How to Avoid Having Diarrhea During Runs

portable toilets at Central Park

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It's not unusual for runners to experience gastrointestinal symptoms including cramps and diarrhea, also known as "runner's trots", during longer runs. These symptoms are likely the result of blood flow being direct away from the intestines to support active skeletal muscles in the legs and torso. In some athletes, there may be a dietary component as well.

Pay Attention to What and How You Eat

This issue is more common in novice runners, so it may disappear as you become more fit. Try to avoid eating for at least two hours before you exercise -- the presence of food in the stomach will make things worse or contribute to the problem. It helps to avoid high-fiber foods like fruit, vegetables, legumes, and whole grains, which empty more slowly from the stomach.

Coffee and tea contain caffeine, which can increase intestinal contractions, worsen intestinal cramping, and act as a weak diuretic that promotes a need to urinate. Finally, it is essential for runners to remain well hydrated. Though higher in sugar than necessary, available sports drinks like Gatorade and Powerade contain the water and electrolytes necessary to replace those lost in your sweat. Before running, especially long runs, try to stick to foods that are more binding, such as white rice or bananas.

You might want to consider limiting your intake of milk and dairy products for a day or two before running if you have issues with lactose intolerance. The protein found in dairy products takes a long time to digest. If you've ever had problems with lactose intolerance or you're susceptible to diarrhea, avoid dairy altogether for the two days leading up to a long run or race.

Be aware of your bowel habits and try to time your workouts for after such movement times. If you're running in the morning, give yourself plenty of time to take care of business before you start running.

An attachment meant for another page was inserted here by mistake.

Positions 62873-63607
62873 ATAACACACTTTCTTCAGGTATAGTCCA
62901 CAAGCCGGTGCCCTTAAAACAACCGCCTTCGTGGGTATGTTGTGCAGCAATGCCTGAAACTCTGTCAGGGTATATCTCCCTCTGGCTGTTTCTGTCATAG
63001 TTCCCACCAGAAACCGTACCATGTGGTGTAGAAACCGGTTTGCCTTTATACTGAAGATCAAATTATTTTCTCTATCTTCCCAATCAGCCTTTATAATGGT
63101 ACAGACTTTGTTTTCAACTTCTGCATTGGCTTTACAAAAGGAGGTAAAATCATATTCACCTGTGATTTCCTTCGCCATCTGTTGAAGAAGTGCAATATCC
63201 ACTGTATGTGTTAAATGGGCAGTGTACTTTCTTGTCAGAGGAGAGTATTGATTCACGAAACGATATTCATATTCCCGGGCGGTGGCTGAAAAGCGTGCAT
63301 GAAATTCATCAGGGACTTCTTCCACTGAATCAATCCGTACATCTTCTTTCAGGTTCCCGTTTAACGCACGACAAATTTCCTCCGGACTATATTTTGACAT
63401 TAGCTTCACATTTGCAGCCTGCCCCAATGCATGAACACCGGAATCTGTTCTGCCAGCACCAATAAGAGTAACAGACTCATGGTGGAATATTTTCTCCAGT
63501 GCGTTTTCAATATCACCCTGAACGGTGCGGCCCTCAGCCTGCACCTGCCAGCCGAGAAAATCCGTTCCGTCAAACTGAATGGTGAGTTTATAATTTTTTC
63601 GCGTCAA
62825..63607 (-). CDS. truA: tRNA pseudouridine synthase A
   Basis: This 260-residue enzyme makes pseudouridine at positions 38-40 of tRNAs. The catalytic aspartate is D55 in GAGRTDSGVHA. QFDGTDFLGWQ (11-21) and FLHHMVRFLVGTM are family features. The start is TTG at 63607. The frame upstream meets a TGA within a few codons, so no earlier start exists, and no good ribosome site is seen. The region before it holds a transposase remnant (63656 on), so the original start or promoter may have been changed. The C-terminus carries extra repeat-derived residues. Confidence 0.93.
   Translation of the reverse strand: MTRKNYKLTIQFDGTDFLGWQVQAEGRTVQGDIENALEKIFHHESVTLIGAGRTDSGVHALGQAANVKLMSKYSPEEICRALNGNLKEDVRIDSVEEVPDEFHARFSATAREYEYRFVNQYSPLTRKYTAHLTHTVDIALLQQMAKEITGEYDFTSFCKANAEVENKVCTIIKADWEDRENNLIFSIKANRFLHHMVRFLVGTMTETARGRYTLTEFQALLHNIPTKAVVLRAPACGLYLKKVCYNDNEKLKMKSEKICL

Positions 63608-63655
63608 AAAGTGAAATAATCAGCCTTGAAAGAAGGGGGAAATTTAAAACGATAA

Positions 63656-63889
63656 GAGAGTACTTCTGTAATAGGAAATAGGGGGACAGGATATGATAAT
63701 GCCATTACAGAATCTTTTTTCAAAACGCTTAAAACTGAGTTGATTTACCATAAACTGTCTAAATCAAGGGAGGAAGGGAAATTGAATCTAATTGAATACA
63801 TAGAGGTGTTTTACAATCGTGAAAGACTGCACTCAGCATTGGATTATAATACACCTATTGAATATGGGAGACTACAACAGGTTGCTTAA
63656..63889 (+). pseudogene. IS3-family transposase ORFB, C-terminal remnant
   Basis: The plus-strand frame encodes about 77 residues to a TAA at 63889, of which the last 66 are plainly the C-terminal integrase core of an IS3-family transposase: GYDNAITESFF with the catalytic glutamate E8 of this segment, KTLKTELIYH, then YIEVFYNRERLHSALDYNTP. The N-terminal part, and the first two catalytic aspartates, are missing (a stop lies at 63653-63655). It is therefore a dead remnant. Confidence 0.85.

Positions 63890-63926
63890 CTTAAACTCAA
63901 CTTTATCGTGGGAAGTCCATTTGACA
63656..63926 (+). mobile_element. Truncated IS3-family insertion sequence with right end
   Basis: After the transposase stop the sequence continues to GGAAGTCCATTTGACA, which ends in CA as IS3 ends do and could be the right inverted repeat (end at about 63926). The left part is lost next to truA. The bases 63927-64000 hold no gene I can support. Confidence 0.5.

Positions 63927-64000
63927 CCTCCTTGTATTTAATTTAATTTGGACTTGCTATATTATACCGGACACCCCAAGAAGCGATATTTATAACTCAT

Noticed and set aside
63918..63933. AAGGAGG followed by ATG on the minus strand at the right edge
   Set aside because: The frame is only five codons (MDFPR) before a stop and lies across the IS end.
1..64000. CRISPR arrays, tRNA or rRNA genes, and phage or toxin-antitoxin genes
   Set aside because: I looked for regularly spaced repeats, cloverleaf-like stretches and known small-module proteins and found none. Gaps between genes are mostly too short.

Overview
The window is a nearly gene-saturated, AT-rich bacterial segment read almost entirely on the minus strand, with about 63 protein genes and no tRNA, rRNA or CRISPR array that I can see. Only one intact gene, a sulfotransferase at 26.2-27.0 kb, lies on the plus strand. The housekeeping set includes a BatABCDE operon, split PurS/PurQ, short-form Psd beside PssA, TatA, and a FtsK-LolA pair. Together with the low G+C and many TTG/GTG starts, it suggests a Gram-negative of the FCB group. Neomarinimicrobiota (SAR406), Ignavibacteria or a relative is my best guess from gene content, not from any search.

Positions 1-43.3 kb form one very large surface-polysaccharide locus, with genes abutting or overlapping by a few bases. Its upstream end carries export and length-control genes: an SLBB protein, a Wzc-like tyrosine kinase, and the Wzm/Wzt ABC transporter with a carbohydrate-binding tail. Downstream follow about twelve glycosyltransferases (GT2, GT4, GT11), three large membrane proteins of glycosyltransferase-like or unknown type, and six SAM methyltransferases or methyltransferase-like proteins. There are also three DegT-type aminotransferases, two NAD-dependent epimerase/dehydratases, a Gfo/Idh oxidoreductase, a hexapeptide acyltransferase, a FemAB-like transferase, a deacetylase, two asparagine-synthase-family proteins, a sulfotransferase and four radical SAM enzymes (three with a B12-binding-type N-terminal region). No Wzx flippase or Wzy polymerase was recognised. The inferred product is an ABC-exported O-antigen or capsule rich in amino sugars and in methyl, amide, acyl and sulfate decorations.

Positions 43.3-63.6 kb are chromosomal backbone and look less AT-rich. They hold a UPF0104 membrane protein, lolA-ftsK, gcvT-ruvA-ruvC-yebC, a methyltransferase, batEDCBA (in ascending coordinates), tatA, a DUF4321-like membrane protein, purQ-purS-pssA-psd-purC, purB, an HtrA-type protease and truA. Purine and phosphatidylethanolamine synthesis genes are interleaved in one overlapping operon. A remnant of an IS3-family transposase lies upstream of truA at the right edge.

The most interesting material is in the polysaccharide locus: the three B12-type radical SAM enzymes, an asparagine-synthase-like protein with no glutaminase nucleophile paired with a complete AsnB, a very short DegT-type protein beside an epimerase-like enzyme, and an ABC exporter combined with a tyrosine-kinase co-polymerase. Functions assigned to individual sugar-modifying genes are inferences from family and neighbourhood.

You should also consider speaking with your doctor about any symptoms that you experience while running. Depending on what you describe, medical testing may be warranted. Your doctor may also be able to recommend additional dietary or drug therapies that may be useful.

Plan Your Running Route With Bathrooms

It's comforting to know where you can make a pit stop during your runs. Try to plan your long runs along routes where you know bathrooms are accessible. It also doesn't hurt to carry some spare toilet paper in your pocket or running belt in case of an emergency. And if you need to make a pit stop on race day, don't worry. You'll find plenty of porta-johns at the start and along the racecourse. They'll be marked on the course map, and you'll be able to easily see (and maybe smell!) them along the course. In most cases, you can find them near the water stops.

Closing Thoughts

If you've tried many different strategies with no luck, you may want to try an over-the-counter anti-diarrhea product such as Imodium. It is safe to use for exercise-induced diarrhea, but you shouldn't make a habit of using it. Save it for races or special events where you know there won't be any port-a-johns available.

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